- On the other hand, the two largest month-to-month declines were Aug-Sept 2013, and Mar-Apr 2014. To figure out why, we opened a release calendar:
- Last September, there were no significant Nike drops. The biggest Jordan Brand releases were the crowd pleasing, but limited, Jordan V Doernbecher and Jordan 3Lab5. With such limited new supply on the market, low resell numbers make sense
- The second decline is more difficult to explain. We had several decent-size sneaker events in April 2014, including the general release Jordan Barons Pack and the Eastbay big-footer restock – so it’s a little odd to have such a sharp decline. But remember, the flip side of any decline is outstanding performance the month before: March 2014 led all months with the most Pairs Sold and most Total Dollars. Perhaps this is indicative of a larger issue . . . can someone say “tax refund flexing”? Read on . . .
- March was repeatedly the highest performing month for each trailing 12-month time frame. So why is March such a big month? One dual-headed theory is the combination of the largest and most popular pack of the year (NBA All-Star Game) with tax refunds. We have no other data to support the tax refund theory, but it’s certainly a real phenomenon in many other industries. And as mentioned above, resell sneakers are already showing very real signs of conforming to traditional U.S. retail industry patterns around the holidays, so no reason to doubt tax-refund spikes wouldn’t occur, as well.
CAMPLESS PREDICTION: As explained above, we predict eBay sneaker Total Dollars will grow 2.5% per month for the next year. This will culminate in estimated sales of $44 million in April 2015 and Total Dollars of $465 million for the next 12-month period (May 2014 to April 2015). When compared to the $309 million this past year, that implies a year-over-year growth forecast of 50%, a slight increase versus the 42% this year.
What do you think? Like our prediction? Do you think the Nike hype machine will kick it up a notch, resulting in Apache Chief-like growth and maybe top $500 million? Or will the (Air Max) bubble burst and we fall back down to pre-Galaxy levels?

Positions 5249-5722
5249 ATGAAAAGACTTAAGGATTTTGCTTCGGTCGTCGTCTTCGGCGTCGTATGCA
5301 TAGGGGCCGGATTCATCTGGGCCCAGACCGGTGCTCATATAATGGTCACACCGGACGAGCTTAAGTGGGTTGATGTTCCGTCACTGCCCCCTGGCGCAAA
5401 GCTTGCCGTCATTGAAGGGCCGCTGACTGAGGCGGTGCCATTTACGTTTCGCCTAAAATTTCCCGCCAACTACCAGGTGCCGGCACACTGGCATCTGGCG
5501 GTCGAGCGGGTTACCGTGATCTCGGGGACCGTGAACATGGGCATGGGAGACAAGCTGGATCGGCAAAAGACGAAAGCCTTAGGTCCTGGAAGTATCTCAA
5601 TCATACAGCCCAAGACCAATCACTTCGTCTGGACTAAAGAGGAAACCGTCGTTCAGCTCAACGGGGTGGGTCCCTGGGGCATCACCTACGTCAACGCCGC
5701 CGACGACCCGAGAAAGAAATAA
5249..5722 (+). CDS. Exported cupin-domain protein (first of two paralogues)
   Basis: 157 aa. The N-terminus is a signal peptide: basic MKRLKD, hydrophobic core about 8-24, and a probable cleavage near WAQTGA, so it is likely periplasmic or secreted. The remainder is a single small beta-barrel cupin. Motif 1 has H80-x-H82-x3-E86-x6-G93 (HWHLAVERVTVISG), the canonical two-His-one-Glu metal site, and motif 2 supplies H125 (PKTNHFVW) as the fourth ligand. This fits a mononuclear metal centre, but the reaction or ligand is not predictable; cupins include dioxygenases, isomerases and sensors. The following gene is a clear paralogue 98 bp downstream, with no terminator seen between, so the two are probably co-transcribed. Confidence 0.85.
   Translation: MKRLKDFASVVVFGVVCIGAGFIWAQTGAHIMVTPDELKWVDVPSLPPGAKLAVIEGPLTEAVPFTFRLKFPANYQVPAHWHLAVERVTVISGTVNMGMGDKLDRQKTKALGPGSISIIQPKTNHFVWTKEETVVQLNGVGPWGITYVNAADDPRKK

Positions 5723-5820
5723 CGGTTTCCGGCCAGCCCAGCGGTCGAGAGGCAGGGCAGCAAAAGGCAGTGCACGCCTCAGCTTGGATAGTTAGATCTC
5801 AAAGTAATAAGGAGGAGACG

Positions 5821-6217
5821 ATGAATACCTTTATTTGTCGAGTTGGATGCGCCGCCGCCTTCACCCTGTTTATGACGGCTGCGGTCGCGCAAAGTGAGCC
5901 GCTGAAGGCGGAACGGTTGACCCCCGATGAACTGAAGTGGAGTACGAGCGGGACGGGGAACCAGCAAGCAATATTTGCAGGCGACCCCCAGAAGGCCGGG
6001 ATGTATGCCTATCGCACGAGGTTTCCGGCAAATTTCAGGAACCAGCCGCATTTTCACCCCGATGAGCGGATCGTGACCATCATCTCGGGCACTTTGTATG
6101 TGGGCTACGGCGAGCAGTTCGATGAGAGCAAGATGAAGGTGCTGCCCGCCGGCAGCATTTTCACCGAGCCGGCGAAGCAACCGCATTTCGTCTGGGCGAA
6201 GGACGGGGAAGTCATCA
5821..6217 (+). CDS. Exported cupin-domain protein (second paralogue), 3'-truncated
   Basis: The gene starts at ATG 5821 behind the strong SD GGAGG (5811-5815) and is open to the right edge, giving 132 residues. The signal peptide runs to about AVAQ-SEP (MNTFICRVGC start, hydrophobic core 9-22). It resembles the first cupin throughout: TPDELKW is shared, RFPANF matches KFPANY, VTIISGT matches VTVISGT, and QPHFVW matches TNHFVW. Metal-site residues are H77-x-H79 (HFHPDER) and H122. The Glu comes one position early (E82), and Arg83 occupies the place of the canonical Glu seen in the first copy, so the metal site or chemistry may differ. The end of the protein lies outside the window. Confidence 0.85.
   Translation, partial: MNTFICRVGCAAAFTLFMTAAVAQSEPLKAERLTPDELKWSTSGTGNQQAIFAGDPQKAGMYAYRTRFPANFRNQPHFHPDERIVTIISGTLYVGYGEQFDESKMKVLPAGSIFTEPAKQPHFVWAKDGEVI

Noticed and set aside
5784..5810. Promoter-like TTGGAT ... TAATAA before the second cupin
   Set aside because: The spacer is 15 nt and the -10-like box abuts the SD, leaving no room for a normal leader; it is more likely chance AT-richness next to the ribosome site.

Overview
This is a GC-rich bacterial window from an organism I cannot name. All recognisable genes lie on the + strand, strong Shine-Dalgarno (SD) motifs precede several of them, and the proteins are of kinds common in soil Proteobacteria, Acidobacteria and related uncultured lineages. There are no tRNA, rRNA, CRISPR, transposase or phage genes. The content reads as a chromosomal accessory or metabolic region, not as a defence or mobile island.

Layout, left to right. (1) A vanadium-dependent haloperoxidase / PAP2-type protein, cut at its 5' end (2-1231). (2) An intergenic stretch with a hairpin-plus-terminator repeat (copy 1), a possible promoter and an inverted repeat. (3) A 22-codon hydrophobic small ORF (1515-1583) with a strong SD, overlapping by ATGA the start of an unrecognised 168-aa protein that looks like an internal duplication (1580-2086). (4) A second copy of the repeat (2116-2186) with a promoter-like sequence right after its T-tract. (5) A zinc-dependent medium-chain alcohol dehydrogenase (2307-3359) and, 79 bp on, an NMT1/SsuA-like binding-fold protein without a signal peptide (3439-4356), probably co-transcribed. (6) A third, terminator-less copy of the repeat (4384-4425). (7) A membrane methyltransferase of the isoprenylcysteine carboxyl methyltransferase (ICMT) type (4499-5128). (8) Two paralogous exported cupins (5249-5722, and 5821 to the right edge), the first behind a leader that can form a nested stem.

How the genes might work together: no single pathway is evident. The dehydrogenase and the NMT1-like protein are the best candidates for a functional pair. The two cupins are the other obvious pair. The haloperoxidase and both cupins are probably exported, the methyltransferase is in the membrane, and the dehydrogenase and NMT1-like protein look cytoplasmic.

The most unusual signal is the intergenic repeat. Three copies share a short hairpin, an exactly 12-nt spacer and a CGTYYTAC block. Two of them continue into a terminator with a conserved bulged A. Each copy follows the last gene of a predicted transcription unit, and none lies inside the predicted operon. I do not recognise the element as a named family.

1. Total Market ($276M) vs. Sneakerhead Market ($200M). We have previously, publicly estimated the 2013 eBay “sneakerhead” market at $200 million. The above data shows $276 million for 2013. The difference is that the $276 million includes more than just the “sneakerhead market” – which we loosely define to include sneakers which, when deadstock, resell for more than retail. $76 million is, therefore, the “Monarch-head market” – an obviously made-up term for the non-sneakerhead sect. We calculated the $200M sneakerhead estimate by a process of sampling, combined with assumptions derived from data on individual sneakers tracked by Campless. A full explanation of this calculation will be the subject of a future post.
Similarly, we have previously, publicly estimated that eBay represents one-third to one-half of the total sneakerhead market. As with the above note, we have intentionally avoided that issue here, as it is also a topic for another post.
2. Monthly Growth – Alternate Formulas. The four methods, and resultant growth rates, are:
- A revised straight monthly average, but without the May 2012 outlier [4.8%];
- A simple CAGR, where we’ve adopted the yearly CAGR formula (compound annual growth rate) and set each time period equal to one month, giving us a monthly growth rate that compounds [3.7%];
- A statistical CAGR, which takes the simple CAGR adds an exponential trend line fitted to actual monthly sales [3.5%]; and
- A four month CAGR, which is based off the average of the most recent 4 months of rolling 12-month “monthly” growth rates, which takes into consideration the fact that the rate of growth has been slowing over the past two years [2.5%]
Number 4 was used.